You poor non-military gun owners must be frightfully confused regarding the Beretta M9/92FS handgun. On the one hand law enforcement and many civil gun owners all but love their examples. On the other, it’s the rare vet who echoes those sentiments, as many military members seen to all but run from the M9 and anything associated with Beretta. Stories of malfunctions, accidentally engaging safeties and weak stopping power associated with 9mm FMJ NATO seem to paint a less than flattering picture. Who’s right? Ironically enough, both parties . . .
I write this as just another prior service gun owner who just happened to be in a position to learn a thing or two about the maligned M9. Back when I was active duty I acquired my CCW permit as a bachelor enlisted member. That meant I legally had to store my carry pistol at the Air Force Base MP armory. So,when I left post and returned, I had to store my cased firearm with the Air Force armory staffer with the accompanying paperwork. Imagine handing over the last gun you bought to a complete stranger and not seeing it again for days at a time. That gives you a good idea of what it was like for me to exercise my rights at the time.
As I diligently carried daily despite the legal restrictions, I got to know the armory guys pretty well. In that capacity I gleaned a few tidbits of wisdom regarding the M9.
Problem number one; the M9s are the firearm equivalent to abused biker gang groupies. Twenty years ago, those M9s probably handled and shot like a proper Beretta. Then, Airman Snuffy was issued his. After that duty rotation Sgt. Schmuckatelli drew it, and then Colonel Nolube picked it up next.
After twenty years of strangers shooting, carrying ,clearing, loading, shooting, hammering tent pegs and occasionally cleaning them, the M9s in service today are in bad shape. Once the armory guy cleared an M9 and handed it to me. It was so loose it felt like duct tape and prayer were the only things holding it together. The tolerances were so bad I could send the locked back slide into battery by merely rocking the pistol once from back to front.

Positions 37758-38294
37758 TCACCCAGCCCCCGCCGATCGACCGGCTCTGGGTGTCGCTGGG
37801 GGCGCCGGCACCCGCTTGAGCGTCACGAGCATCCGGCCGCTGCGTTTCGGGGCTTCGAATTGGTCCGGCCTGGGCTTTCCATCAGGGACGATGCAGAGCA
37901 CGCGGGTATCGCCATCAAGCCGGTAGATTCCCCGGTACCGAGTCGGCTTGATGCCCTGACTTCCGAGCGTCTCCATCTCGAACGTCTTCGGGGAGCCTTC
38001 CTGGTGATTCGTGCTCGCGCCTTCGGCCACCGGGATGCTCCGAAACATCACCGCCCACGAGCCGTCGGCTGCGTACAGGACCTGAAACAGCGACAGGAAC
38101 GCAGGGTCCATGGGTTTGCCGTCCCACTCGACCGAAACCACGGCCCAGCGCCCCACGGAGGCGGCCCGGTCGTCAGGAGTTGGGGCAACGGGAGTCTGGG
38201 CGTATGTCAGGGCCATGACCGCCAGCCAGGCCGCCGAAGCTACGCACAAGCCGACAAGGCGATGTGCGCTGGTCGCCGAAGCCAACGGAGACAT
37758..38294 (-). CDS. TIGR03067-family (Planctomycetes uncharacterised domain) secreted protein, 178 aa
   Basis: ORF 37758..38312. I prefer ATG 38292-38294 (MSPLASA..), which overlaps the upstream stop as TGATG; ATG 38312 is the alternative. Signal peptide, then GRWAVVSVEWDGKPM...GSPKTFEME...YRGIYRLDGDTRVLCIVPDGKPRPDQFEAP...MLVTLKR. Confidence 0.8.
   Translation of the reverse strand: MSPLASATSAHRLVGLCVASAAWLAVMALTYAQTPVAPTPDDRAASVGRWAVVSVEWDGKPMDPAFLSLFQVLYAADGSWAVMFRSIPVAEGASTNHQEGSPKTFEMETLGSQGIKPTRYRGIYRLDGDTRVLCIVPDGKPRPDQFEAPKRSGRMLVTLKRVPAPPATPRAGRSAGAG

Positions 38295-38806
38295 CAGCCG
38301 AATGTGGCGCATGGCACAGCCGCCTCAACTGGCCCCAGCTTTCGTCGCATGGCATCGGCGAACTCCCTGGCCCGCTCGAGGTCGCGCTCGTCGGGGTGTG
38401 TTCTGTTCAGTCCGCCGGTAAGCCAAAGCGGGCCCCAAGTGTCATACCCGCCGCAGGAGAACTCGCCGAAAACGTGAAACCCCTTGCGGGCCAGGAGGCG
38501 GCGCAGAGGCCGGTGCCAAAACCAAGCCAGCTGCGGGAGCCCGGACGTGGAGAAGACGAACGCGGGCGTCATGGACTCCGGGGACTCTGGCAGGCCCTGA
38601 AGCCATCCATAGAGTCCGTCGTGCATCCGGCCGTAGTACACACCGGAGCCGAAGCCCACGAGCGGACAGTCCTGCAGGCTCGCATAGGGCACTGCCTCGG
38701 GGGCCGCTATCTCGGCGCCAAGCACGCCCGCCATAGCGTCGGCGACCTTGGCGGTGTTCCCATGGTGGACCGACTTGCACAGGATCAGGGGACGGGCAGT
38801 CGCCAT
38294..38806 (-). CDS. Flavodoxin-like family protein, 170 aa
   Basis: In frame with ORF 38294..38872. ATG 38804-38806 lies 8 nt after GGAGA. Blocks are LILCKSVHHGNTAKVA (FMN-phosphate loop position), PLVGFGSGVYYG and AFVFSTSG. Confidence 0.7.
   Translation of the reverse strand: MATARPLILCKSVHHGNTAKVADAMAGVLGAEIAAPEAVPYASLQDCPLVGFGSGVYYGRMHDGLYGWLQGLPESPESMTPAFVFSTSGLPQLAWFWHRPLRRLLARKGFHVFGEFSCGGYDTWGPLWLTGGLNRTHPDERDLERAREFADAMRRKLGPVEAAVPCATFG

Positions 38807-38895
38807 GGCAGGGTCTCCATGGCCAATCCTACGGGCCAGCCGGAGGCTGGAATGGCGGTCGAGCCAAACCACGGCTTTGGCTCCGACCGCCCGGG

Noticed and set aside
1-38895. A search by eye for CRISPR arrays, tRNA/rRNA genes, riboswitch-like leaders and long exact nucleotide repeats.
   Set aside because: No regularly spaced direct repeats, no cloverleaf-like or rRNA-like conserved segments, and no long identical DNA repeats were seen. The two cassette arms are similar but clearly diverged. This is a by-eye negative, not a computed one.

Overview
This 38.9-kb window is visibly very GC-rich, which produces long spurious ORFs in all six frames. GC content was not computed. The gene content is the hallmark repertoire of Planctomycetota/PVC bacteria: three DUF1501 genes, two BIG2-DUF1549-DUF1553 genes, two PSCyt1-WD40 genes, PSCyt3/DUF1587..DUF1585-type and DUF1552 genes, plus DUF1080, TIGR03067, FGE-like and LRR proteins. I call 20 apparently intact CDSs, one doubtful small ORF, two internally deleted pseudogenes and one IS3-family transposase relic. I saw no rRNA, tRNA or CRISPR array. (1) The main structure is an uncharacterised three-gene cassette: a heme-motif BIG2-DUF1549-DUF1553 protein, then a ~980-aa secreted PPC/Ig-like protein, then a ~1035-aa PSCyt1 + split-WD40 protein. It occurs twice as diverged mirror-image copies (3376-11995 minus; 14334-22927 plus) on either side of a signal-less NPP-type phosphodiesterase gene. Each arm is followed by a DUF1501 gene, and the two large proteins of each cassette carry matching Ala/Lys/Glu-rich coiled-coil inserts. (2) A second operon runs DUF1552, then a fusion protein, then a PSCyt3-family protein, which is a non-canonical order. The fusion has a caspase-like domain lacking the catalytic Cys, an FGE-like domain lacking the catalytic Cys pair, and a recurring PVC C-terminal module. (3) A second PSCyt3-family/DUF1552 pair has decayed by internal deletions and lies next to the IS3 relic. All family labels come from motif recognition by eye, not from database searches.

By comparison, a Model 92F I bought secondhand as an ex-LE trade-in handles like a dream. Tight tolerances, smooth action and dead-on accurate. It was made in 1987 and it never malfunctioned once. Neither has the purchased-new 2013 model 92FS that I carry now, 2000 rounds later. So when you hear a prior-service vet dog the Beretta, remember that he or she was the latest user of one very abused gun.
That brings me to the stopping power issue. Without setting off another caliber war, it’s safe to say no handgun can stop someone by sheer force of the round regardless of the caliber. While 9mm FMJ may not be the deadliest caliber ever conceived, I wouldn’t stand in front of one. Many insurgent scumbags who did are busy fertilizing soil as I type this.
Why all the complaints, then? I’d say most of them stem from the DoDs criminal lack of handgun training. Any attendee of an NRA basic handgun course has more experience with handguns then the typical non-infantry or military policeman. Remember that for every frontline assaulter there are ten support troops in various job categories, of which I was one. And in those jobs, pistol training is an afterthought. At best, it’s a box to be checked off on a unit deployment form…and sometimes not even then.
I know firsthand of two members of my squadron who deployed downrange with zero handgun time on the M9, and I’m not talking about Guam, either. Pistol training was considered an inconvenience by my unit leadership and I know we weren’t the only support unit with that attitude. But may God and Curtis LeMay’s ghost have mercy on your soul if you deploy without completing your Sexual Assault Deployment Briefing. Even if we did get some trigger time, it was all of 100 rounds total.
So you have people deploying to combat zones with lackluster to non-existent handgun training, issued ammunition which requires precise shot placement to stop a threat and it’s fired out of a metal-framed duty pistol with no or little basic maintenance over the course of two decades. Oh, and let’s use contract parkerized magazines which trap contaminants, too.
And folks wonder why there are problems. That’s why I have to chuckle at the idea that issuing (INSERT FAVORITE BRAND HERE) pistols would be better then the M9. Lend your Glock 17/HK USP/SIG P226 to Cletus for two decades, don’t change the recoil springs, slap in substandard ProMags and use it in the Middle East. I’ll bet it won’t do any better at all. It’s a sad fact that no matter how tough you make a gun, there’s an airman, marine, sailor, and soldier out there who can break it.
So with that background established, don’t write off the M9 – or that 92FS in your local gun store counter – just yet, despite the negative reports you may hear from our service members. I haven’t, and as I type this, my Beretta stands loaded and ready for the defense of myself, my family, and the mini-castle we inhabit.